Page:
Currently on view at Blum & Poe is the first survey of Swiss-born, New York-based artist Françoise Grossen, focusing on works the artist created between 1967 and 1991 using fiber, a material that has recently had something of a renaissance in contemporary practice. The material, which served as a popular material during the experimental ventures of the late 1960’s art scene, saw Grossen, as well as her peers Eva Hesse, Sheila Hicks and Lenore Tawney utilizing the material in allegorical and often grandiose arrangements, culminating in 1969’s historically resonant MoMA exhibition Wall Hangings.
The survey on view at Blum & Poe reflects Grossen’s long career, in which she challenged the often conceptually conservative and masculine dynamics of 1960’s art, as well as a restricted understanding of textile and fiber art, fields that were often regarded as mundane craftwork. Her broad educational background, primarily studying architecture and textile design in Switzerland before pursuing an MFA under Bernard Kester at UCLA, vividly reflects her current artistic path.
Grossen’s meticulous and laborious approach involves tying ropes in particular arrangements, piling one knot onto another, a process she finds similar to joining consecutive letters of an alphabet, to achieve complex yet serene fiber sculptures. Some hang from the ceiling, while others rest on pedestals, each possessing equally biomorphic and lyrical formations that emphasize their potent visual and emotional presence even more profoundly through close inspection. The artist borrows elements from various mediums of artistic practice, utilizing distinct and often isolated visual languages into multifaceted creations, using the subliminal effects of visual abstraction to realize the atmospheric presence that traditional sculpture generates, while letting her ties to artisanal craftsmanship lend exquisite materialistic textures and color schemes to the work that her minimalism-leaning contemporaries rarely approached.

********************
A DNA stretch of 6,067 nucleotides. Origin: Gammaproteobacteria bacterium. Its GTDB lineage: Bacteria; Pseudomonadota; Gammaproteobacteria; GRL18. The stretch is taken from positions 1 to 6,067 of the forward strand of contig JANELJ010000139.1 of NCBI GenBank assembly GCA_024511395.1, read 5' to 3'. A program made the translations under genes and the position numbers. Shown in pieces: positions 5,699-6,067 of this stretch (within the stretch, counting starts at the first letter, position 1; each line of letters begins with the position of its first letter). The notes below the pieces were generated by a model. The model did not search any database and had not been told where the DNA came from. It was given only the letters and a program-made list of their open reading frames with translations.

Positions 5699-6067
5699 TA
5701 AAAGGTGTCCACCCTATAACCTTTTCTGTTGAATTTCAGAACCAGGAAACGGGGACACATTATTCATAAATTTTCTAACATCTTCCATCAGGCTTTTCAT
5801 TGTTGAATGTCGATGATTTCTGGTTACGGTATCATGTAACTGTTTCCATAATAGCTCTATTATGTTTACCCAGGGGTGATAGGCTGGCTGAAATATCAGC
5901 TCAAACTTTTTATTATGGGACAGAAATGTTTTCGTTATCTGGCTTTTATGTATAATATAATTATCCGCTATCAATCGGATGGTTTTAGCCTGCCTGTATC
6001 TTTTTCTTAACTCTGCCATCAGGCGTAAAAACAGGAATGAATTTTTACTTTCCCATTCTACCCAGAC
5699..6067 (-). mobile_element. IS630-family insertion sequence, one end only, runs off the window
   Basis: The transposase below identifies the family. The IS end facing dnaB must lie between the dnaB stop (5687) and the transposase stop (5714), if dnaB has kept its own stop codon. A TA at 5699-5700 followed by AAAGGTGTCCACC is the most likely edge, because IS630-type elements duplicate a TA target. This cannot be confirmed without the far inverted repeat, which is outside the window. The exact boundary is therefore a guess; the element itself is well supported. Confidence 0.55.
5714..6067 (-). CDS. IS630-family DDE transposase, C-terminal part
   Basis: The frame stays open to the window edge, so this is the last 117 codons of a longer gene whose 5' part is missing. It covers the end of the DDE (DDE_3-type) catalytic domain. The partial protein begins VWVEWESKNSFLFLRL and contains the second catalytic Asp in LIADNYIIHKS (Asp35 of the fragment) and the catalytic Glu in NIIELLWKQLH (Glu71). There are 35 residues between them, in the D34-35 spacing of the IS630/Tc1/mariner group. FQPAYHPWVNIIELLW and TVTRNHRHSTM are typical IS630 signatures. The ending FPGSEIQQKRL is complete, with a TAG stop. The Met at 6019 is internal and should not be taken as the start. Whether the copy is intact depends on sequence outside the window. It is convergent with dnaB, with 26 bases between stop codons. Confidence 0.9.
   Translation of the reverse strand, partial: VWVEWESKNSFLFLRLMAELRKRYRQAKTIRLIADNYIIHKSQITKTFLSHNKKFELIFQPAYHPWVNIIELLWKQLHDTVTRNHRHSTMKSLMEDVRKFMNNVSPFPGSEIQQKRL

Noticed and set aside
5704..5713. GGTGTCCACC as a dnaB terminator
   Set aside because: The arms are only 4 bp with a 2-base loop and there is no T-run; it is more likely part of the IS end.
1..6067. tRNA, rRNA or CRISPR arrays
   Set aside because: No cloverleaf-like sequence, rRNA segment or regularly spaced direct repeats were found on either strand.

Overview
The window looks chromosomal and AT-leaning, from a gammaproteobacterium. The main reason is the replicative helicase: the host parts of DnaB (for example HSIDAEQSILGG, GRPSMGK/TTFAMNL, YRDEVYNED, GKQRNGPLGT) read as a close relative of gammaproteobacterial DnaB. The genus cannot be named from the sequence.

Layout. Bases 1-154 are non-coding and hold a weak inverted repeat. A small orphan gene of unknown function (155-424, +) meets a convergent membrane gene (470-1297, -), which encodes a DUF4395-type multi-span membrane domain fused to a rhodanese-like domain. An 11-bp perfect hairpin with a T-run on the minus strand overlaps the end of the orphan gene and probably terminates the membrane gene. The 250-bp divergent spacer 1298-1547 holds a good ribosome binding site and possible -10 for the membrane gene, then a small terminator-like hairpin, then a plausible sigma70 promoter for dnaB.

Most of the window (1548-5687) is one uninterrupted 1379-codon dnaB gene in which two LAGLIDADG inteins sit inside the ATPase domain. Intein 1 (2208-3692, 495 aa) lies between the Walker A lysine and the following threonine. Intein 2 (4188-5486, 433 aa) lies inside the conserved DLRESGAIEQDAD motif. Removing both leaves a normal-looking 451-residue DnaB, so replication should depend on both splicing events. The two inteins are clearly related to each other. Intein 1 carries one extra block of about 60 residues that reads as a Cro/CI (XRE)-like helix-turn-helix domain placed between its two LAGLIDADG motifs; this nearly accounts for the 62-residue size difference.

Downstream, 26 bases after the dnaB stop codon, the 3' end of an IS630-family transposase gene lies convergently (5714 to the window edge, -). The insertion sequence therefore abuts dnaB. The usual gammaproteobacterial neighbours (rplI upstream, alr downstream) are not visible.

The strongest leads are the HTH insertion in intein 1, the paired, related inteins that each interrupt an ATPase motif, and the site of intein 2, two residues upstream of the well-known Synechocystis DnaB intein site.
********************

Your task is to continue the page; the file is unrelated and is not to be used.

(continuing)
Today Grossen’s continued practice works against a certain dominant thread of technology-driven artistic production, placing nature and sensuality into the center of her argument. Gravity, holding a subtle yet crucial part in her work, adds another layer to her otherwise loose, free-spirited creations. Resembling mythical creatures or futuristic life forms, her works caress the pedestals they rest on or elegantly fall from the ceiling, simultaneously posing gestures of strength and vivacity.
Françoise Grossen’s exhibition is on view at Blum & Poe through August 14, 2015.
*All images are the Courtesy of Blum & Poe and the Artist.